Abstract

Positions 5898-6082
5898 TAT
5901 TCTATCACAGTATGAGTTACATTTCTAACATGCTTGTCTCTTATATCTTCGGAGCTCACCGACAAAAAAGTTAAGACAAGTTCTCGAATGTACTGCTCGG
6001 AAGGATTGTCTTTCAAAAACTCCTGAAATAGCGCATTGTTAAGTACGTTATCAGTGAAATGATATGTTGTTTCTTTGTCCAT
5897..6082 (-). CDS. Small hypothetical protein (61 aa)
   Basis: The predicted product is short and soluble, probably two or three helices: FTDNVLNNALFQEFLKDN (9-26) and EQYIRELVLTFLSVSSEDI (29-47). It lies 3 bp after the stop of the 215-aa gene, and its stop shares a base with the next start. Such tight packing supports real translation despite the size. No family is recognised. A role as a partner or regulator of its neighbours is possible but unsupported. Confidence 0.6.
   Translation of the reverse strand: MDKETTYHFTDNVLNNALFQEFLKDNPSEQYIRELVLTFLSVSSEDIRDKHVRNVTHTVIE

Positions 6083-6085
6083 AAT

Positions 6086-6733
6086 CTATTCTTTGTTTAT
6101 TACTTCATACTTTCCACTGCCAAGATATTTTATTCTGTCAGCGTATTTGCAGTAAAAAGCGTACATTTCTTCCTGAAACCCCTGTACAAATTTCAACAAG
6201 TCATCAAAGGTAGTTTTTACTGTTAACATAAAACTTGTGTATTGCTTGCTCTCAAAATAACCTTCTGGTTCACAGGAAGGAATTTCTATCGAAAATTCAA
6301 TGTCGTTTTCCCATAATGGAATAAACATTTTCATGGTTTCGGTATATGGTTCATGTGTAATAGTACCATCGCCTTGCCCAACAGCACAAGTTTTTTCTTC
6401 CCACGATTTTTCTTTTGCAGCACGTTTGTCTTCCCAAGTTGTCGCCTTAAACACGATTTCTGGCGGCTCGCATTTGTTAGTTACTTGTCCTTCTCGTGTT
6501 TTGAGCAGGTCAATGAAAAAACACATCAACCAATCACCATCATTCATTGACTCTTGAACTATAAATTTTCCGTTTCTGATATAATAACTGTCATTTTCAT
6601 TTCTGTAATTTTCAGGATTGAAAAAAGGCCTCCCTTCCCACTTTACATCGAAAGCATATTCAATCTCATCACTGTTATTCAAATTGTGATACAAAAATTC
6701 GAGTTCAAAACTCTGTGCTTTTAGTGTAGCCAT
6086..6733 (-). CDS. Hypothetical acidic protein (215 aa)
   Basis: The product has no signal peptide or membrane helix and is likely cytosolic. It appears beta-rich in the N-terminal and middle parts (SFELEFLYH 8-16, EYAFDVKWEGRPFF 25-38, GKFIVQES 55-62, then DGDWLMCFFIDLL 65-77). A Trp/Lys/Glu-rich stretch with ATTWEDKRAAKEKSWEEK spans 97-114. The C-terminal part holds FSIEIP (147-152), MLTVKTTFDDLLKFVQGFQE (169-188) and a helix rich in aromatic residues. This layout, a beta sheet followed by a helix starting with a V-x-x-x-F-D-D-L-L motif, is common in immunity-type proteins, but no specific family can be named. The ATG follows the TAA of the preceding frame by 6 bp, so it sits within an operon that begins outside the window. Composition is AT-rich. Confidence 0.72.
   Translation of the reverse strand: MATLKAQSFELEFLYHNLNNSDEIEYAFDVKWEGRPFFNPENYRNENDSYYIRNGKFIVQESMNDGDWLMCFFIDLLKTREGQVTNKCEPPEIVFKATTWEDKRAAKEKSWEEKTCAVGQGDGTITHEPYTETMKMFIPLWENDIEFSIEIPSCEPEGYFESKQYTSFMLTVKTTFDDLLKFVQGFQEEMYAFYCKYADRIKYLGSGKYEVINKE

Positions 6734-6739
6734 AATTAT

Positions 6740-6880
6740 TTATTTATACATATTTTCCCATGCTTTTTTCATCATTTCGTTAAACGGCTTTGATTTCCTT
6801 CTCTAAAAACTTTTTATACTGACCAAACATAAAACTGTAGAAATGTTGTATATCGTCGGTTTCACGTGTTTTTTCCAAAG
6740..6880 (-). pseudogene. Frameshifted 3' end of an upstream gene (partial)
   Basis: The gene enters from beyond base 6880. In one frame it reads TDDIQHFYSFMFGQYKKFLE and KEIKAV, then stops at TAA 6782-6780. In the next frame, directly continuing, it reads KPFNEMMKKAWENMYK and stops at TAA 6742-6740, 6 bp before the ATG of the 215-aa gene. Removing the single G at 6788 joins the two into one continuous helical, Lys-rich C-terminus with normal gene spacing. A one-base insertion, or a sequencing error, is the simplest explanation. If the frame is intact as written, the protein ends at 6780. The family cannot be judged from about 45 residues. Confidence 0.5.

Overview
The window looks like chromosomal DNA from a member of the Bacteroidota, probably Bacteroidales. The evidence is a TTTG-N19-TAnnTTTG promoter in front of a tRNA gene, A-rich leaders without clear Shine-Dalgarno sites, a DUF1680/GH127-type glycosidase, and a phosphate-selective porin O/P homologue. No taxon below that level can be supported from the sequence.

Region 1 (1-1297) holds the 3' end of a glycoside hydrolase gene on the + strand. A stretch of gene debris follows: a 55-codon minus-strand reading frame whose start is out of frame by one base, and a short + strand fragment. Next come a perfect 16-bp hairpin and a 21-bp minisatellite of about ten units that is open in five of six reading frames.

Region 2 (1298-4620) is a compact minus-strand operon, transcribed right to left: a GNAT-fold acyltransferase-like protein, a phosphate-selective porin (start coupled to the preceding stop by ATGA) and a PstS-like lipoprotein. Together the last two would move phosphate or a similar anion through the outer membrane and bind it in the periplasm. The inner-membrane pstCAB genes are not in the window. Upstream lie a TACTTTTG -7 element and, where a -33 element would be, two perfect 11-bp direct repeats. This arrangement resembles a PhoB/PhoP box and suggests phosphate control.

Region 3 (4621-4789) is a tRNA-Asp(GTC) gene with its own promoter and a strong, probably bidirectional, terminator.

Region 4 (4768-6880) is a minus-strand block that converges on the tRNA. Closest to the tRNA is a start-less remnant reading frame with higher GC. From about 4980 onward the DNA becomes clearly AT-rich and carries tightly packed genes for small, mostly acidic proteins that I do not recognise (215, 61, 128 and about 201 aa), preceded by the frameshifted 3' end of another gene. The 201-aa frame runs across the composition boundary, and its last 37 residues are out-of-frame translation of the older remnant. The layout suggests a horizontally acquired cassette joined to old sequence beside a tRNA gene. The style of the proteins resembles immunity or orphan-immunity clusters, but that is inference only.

Studies in the Appalachian fold and thrust belt and Black Warrior foreland basin in Alabama indicate deposition of two converging clastic wedges. A northeastward-prograding clastic wedge (Floyd-Pride Mountain-Hartselle-Parkwood) reached Alabama by late Meramecian time; progradation continued with deposition of the Lower Pennsylvanian Pottsville Formation. A southwestward-prograding clastic wedge (Pennington-Pottsville) appeared in Alabama in late Mississippian. Foliated quartz-mica rock fragments, unstable polycrystalline quartz, pelitic rock fragments, and polycyclic monocrystalline quartz suggest that the largest and/or most proximal source-rock province was a low-grade metamorphic and sedimentary fold-thrust belt. Detrital chert suggests derivation from a subduction complex or from bedded chert incorporated in a fold-thrust belt. Andesitic + or - basaltic and dacitic volcanic rock fragments indicate the presence of an arc complex. A complex source terrain produced by juxtaposition of a fold-thrust belt, subduction complex, and arc suggests collision of the Alabama promontory of the southern margin of North America with an arc or with a microcontinent and associated continental-margin arc.--Modified journal abstract.

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